These days it seems like every business is focusing on customer loyalty by measuring and managing their Net Promoter Score®. Individuals at all levels are receiving a bonus to improve their results every month, quarter or year. Business units are going down the polo shirt and coffee mug route in a desire to motivate their teams.  Does this approach make any sense to you?

Well, not to me! – If I’ve heard it once I’ve heard this a thousand times – “The purpose of a business is to get and keep customers.” Acquisition and retention at its simplest!  BTW – I tell people that the purpose of a business is to get and keep profitable customers.

If you agree with me then you are agreeing with the concept of growth through customer retention, which is a very viable business strategy and a most desirable business outcome.  This means that any satisfaction and/or loyalty measurement is not a business outcome but an enabler for improving business outcomes.  Let me explain with an analogy:  You are going to hang a picture on your wall. You reach for your trusty hammer.  Is grabbing the tool your desired end result?  Of course not, you still want to hang the picture.  Same thing with satisfaction and loyalty measurements.  These are tools that indicate your customer’s emotional feelings about your business and the likelihood of continuing to do profitable business with your company (the desired outcome).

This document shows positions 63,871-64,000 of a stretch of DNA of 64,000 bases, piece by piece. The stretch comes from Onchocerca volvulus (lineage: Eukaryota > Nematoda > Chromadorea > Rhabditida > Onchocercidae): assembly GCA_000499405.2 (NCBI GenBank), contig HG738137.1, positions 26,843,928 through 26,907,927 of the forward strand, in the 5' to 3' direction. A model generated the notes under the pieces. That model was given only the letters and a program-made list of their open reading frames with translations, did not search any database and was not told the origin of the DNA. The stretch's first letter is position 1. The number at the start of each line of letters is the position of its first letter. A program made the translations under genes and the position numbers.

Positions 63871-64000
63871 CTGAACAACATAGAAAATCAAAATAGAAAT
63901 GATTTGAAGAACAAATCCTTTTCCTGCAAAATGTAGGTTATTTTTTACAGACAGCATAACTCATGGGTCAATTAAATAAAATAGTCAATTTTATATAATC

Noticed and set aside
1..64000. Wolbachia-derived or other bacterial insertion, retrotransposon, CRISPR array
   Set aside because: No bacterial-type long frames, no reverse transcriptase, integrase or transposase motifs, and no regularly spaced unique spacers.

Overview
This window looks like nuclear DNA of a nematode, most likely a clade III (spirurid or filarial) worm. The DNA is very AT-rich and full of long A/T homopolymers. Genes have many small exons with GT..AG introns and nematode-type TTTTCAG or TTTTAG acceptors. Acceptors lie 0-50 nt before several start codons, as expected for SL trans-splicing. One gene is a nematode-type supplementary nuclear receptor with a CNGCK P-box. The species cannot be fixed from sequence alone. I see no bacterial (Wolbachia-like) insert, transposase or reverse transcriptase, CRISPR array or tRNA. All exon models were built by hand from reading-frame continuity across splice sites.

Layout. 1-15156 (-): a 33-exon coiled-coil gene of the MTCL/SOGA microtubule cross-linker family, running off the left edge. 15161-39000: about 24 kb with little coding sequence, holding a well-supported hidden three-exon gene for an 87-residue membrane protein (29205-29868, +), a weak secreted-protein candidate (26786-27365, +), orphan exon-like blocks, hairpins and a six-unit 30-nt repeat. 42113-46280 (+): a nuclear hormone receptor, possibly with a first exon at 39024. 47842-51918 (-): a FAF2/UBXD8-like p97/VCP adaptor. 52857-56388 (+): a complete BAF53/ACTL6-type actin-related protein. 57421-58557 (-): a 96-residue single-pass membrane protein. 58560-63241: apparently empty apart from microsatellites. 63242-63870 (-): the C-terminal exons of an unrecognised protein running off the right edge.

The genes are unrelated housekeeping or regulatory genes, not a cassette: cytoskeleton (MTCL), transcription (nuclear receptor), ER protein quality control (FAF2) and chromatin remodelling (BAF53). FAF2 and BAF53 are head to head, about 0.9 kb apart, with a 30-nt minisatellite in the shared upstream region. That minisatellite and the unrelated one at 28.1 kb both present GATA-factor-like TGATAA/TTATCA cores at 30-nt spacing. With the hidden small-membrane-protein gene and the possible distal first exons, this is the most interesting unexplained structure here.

What does this mean?  Like any good artisan, you have to know which tools are appropriate for any given project and then you have to know how to use these tools. Here are some of the most important steps:

  1. Know what questions to ask as part of a transactional or relationship survey.  Satisfaction questions are important to use with transactional surveys, e.g., “How satisfied were you with the show when you had a warranty repair on your new car?” Loyalty questions are best used with relationship surveys since these responders typically can influence future purchases.
  2. Link survey results to the appropriate operational or relationship metric to determine the performance threshold required to generate the satisfaction or loyalty values needed to help the business grow.
  3. When compensating your teams to improve outcomes choose the correct target e.g., increase in revenue or profit, reduction in customer churn, increase in customer recommendations.  And most importantly, make sure that the people being compensated can control the outcome and thus earn the compensation.  To this end, seriously consider compensating teams, lines of business, or other groups in which everyone can influence the way the customer feels about continuing to do business with you.  It is this team spirit that makes doing business with you exceptional.

Earning continuing business is always a challenge so don’t make it more difficult than it needs to be by focusing on the tools and not the outcomes.